The many benefits of gypsum sheathing is Walker's topic this month.

Gypsum sheathing is a versatile, economical and water-repellent panel product intended for use as a substrate sheathing under a variety of exterior wall claddings. It is designed to be mechanically attached to the outside surface of exterior wall framing spaced up to 24 inches (610 mm) on center using either nails, screws or staples. Manufactured in a wide range of lengths to meet the demanding needs of the construction industry, gypsum sheathing is easily cut to size and installed. Gypsum sheathing provides long-lasting stability to a structure’s vital framing elements. Inspections of buildings more than 25 years old have shown the original gypsum sheathing to be in excellent condition.

The natural non-combustible core of gypsum sheathing protects the framing from the hazards of fires that may occur outside the building, even when the siding material is combustible. When exposed to high temperatures, chemically combined water in the gypsum is gradually released, providing protection until all of this water is completely driven off. In addition to its fire-resistance properties, gypsum sheathing has a low flame spread rating of less than 25 (tested in accordance with ASTM E 84 or CAN/ULC-S102). Where fire-rated and/or sound control systems are needed, the applicable test report should be reviewed for complete information on systems and component rating. Specific system details are available in the Gypsum Association’s Fire Resistance Design Manual (GA-600-00).

The many faces of gypsum

Gypsum sheathing can be used with virtually all exterior wall claddings, including wood siding and shingles, panel siding, vinyl or metal siding, masonry or brick veneer, Portland cement stucco, and EIFS. Mechanically attached exterior wall claddings are attached through the sheathing and into the wall framing. EIFS that incorporate gypsum sheathing are installed in accordance with the EIFS manufacturer’s recommendations.

Gypsum sheathing is an economical material that generates a minimum of waste during application. Gypsum sheathing panels are applied quickly and easily. In some cases, fewer fasteners are required to cover a given area than with other sheathing materials. Low material and labor costs, plus possible elimination of the need for building felt, are important economic advantages gained by the use of this water-repellent panel sheathing.

When properly applied, gypsum sheathing provides a barrier to reduce wind and water infiltration. The surface of gypsum sheathing is water repellent. This special feature makes the use of a weather-resistive barrier unnecessary in some cases. A weather-resistive barrier may be required when sheathing is used in exterior stucco curtain walls, with EIFS, when square-edge gypsum sheathing is applied horizontally, or when regular (non-water resistant) core sheathing is used. Consult the local building code or cladding manufacturer to determine when a weather-resistive barrier is required. Rough openings should be properly protected by such means as flashing, weep holes or caulking so as to avoid trapping water. Window and door manufacturers’ recommendations should be followed for proper installation.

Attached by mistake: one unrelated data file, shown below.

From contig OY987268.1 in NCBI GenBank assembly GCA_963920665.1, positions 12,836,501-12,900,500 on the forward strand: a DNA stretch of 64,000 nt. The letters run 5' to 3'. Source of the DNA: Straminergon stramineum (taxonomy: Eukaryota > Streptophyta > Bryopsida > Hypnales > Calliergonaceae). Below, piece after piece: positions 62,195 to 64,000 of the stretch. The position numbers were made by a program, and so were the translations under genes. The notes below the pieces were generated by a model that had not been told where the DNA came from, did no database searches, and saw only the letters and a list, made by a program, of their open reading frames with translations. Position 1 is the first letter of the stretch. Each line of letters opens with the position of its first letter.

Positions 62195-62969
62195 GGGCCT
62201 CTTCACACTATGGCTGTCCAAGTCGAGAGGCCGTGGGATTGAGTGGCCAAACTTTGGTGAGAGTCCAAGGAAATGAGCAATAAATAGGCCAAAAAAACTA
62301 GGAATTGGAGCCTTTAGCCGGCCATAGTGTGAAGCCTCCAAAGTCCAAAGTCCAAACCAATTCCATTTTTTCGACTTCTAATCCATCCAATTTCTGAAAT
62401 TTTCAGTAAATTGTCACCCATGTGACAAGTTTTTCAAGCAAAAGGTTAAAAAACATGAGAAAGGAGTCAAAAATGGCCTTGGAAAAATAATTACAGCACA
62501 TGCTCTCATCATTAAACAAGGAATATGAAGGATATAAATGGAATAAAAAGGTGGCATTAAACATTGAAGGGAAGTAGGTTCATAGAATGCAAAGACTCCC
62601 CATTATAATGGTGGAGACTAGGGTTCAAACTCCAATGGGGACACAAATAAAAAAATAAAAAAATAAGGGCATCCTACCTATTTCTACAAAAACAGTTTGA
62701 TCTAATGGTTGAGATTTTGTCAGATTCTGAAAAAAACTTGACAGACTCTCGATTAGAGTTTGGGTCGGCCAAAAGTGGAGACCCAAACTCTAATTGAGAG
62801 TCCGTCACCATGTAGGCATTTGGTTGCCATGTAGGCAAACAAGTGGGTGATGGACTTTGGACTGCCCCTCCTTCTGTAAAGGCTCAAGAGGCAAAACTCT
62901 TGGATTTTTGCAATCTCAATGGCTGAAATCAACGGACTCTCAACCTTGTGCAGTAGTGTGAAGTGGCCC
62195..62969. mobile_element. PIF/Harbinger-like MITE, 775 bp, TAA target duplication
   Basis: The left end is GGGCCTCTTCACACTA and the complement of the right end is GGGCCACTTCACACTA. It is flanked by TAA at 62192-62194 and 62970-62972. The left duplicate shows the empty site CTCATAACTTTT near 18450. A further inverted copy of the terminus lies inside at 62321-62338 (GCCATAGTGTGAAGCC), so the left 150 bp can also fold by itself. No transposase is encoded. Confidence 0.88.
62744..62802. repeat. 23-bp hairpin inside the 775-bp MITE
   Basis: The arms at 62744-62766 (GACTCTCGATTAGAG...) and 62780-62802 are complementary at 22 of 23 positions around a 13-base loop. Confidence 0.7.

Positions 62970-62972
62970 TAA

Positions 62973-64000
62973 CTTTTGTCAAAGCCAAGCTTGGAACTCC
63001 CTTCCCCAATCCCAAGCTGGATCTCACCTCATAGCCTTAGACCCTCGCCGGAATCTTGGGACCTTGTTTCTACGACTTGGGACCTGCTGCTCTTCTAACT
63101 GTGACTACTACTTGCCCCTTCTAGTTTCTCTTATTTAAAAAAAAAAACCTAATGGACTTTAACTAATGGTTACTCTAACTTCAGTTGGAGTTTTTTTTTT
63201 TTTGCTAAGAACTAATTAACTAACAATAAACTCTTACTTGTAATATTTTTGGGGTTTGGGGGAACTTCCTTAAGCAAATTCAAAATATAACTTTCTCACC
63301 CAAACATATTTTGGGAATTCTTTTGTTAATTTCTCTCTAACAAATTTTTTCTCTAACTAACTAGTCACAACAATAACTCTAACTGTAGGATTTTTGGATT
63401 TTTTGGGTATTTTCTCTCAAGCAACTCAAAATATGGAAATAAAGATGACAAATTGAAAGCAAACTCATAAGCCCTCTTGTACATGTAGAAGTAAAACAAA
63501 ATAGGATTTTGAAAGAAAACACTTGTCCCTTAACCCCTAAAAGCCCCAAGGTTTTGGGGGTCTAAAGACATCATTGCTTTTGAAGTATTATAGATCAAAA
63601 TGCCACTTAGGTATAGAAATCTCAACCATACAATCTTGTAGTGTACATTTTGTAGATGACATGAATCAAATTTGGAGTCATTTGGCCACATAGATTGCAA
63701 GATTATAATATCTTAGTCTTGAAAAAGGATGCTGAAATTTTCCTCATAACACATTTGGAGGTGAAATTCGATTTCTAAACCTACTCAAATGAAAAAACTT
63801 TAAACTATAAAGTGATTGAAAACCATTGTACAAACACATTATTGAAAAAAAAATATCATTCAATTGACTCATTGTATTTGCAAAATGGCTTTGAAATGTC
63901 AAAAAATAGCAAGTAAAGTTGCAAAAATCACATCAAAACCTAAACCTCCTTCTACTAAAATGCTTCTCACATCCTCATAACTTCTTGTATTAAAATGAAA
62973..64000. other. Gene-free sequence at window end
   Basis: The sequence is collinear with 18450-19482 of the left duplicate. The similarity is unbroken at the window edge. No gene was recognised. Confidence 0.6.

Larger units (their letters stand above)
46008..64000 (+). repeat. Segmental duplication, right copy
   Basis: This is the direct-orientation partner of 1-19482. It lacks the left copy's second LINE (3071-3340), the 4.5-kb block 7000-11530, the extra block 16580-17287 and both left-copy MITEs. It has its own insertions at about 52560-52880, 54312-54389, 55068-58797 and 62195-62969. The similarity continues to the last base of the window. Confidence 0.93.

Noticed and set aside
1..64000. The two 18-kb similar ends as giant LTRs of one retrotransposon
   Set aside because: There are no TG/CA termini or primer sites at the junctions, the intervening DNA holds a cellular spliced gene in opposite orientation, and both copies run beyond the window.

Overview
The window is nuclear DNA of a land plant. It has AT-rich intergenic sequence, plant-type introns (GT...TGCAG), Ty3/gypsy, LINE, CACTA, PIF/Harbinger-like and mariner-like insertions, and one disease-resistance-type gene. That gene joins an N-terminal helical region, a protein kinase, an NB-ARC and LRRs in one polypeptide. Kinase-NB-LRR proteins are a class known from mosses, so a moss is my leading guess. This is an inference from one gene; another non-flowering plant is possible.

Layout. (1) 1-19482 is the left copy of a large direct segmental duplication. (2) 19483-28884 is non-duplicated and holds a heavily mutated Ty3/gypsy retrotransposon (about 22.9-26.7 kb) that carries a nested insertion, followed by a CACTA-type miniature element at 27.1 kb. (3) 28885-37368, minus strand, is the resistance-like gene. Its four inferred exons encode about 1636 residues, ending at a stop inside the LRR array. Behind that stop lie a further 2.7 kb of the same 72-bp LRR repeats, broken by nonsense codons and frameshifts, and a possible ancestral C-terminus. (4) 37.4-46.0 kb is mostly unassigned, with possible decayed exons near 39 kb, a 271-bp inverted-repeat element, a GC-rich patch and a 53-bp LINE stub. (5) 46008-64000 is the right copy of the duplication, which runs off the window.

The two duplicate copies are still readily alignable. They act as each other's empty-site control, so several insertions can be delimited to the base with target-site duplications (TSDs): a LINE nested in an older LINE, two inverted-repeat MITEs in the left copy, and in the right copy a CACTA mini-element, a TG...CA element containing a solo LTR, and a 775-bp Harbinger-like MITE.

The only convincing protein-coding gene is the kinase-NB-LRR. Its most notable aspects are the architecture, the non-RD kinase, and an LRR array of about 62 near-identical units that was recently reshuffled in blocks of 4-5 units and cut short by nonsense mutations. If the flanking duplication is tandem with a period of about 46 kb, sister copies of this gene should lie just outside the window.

Gypsum sheathing should be protected from prolonged weather exposure during storage. It may be stored outside for up to one month as long as it is stacked off the ground under a protective covering. Upon installation, gypsum sheathing should be covered immediately by building felt, or equivalent, if exposure time will exceed one month or if weather conditions will be severe.

Gypsum sheathing is manufactured to meet the requirements of ASTM C 79 (or C 1396) and CAN/CSA A82.27-M (Canadian National Standard); major characteristics are detailed in the table.

Many building codes allow the use of vertically applied 4-foot (1220 mm) wide panels of 1/2-inch (12.7 mm) gypsum sheathing in place of continuous diagonal wall bracing. In areas where potential wind or seismic forces require shear walls to resist lateral forces, most building codes provide allowable shear values for walls having gypsum sheathing applied to wood framing. Specific values with construction requirements and limitations are contained in the major model building codes (National Building Code, Standard Building Code, Uniform Building Code, and the National Building Code of Canada). Gypsum sheathing permeability provides for the escape of normal water vapor in walls with vapor retarders.

Gypsum sheathing is the sheathing of choice wherever fire-resistance ratings or noncombustible materials are desired. W&C